XL Recordings, 2010
REVIEW BY: Giselle Nguyen
ORIGINALLY PUBLISHED: 02/03/2010
Vampire Weekend exploded into the music world’s general consciousness at the beginning of 2008 with an eponymous debut album that was bouncy, harmless indie rock with grammatical bones to pick (for the record, I don’t care at all about the Oxford comma either). The one thing that really stood out about that album and the band’s general ethos – their dabbling forays into experimenting with non-Western musical tradition – is further explored on their second album Contra. Word is that the name of this album came from taking the antithesis of The Clash’s seminal triple album Sandinista!, both named for opposing Nicaraguan rebel groups. And really, this growing sense of world awareness is nothing but a good thing.
There is a stronger focus here on bongos, layered group vocals. Much like “Cape Cod Kwassa Kwassa” on the first album, the material here shows that the band seems to harbor a real fascination with the foreign in terms of both lyrical content and musical influence, as frontman Ezra Koenig has constantly explained in interviews. There’s an M.I.A sample in “Diplomat’s Son” and an obvious nod to Hispanic culture with opener “Horchata,” which starts off with just vocals and builds up to include xylophones and hints of electro, strings, and woodwind. There’s also some more classical sounds, like the reverb-drenched string and keys interlude puncturing the otherwise pedestrian “Taxi Cab.” Koenig’s voice is developing more of an accented twang as he progresses as a vocalist, well illustrated in first frenzied single “Cousins” as he races through a fast-paced piece with a frenetic guitar and bass line punching through beyond his voice.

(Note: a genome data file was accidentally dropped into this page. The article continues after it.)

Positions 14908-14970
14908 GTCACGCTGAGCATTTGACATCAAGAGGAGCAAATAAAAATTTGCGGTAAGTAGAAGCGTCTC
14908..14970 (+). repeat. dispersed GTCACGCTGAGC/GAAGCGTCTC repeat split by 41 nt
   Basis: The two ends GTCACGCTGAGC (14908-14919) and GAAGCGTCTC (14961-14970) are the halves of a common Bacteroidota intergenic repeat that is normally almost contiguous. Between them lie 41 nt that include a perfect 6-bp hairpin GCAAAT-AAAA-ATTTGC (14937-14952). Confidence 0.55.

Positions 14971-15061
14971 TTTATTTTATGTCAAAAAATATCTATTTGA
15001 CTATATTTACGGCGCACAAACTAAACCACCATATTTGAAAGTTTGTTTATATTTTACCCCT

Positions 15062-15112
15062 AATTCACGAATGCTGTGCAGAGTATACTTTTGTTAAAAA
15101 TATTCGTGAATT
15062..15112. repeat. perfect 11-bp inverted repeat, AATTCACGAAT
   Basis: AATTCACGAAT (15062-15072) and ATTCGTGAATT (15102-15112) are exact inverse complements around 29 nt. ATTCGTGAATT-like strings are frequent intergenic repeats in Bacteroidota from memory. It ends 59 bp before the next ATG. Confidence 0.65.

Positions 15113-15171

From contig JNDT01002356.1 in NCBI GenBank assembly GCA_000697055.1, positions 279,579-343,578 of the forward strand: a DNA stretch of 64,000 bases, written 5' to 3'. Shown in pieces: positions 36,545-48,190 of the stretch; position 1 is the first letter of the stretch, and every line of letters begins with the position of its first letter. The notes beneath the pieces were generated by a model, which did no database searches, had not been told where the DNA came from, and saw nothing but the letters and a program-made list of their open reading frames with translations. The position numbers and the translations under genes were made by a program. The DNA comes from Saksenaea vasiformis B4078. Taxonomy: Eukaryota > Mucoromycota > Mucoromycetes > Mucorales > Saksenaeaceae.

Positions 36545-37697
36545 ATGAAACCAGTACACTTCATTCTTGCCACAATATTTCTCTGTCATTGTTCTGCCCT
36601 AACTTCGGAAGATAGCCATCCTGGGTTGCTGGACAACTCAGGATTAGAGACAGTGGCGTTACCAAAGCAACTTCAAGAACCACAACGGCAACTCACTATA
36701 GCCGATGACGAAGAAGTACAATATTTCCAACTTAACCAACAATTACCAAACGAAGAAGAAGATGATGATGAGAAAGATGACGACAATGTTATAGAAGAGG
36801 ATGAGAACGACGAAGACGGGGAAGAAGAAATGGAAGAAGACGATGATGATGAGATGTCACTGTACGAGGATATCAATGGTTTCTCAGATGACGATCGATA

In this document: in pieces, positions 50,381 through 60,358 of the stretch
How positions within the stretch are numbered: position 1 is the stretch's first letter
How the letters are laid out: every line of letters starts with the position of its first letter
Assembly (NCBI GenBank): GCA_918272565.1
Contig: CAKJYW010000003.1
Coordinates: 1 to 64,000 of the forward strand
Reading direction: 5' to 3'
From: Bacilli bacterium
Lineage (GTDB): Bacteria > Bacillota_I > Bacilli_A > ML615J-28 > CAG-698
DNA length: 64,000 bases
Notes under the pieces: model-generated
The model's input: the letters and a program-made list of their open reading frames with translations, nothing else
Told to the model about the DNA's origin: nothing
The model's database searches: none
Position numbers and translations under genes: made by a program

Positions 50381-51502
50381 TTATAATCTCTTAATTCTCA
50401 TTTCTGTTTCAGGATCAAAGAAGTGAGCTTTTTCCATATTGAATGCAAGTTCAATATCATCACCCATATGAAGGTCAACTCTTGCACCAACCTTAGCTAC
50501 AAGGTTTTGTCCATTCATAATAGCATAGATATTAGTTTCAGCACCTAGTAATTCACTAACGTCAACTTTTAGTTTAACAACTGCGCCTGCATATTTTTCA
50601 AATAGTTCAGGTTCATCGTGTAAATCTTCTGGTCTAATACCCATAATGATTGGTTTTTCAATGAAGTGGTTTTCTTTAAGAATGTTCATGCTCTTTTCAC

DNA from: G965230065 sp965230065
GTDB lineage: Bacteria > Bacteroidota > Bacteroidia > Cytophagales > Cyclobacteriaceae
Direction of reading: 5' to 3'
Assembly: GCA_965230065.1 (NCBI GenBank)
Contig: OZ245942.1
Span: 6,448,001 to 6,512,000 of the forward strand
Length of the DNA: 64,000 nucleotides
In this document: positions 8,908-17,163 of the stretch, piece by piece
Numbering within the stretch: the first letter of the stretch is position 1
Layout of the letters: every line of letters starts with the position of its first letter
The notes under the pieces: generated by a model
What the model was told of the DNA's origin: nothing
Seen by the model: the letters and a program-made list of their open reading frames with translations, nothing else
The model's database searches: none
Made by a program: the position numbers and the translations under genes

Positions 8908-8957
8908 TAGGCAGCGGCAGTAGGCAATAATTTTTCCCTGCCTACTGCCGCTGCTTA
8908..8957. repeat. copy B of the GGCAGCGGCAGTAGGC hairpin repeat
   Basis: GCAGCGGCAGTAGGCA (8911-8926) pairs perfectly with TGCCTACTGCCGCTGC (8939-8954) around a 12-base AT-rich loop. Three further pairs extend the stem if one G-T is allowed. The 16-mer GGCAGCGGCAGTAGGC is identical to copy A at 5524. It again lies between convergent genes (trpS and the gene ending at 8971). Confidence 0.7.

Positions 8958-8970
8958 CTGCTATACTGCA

And then there are the tracks that just pop out simple goods: “Holiday” is a two-minute burst of infectious guitars and a straightforward melody that does nothing if it doesn’t make you want to dance, and “I Think UR A Contra” focuses on Koenig’s vocal ability as he dreamily floats the album to a close over similarly spacey guitars and, to shut off, a final maraca hurrah.
The comparison that was constantly made at the start of this band’s career to Paul Simon’s 1986 African-drizzled record Graceland seems so much more fitting now. Contra is a tribute in so many ways to the world that inspires us, and yet at the same time, it is distinctly American with its brave blend of contrasting elements. It’s refreshing to hear a young band dabble with so much political and cultural attitude and opinion. The great thing about Contra is that it manages to convey these important matters in a way that is still ultimately listenable, not forceful or pretentious and, most importantly, a lot of fun. And if this is the progression from their debut, it’s a high possibility that album number three will be even more inspired.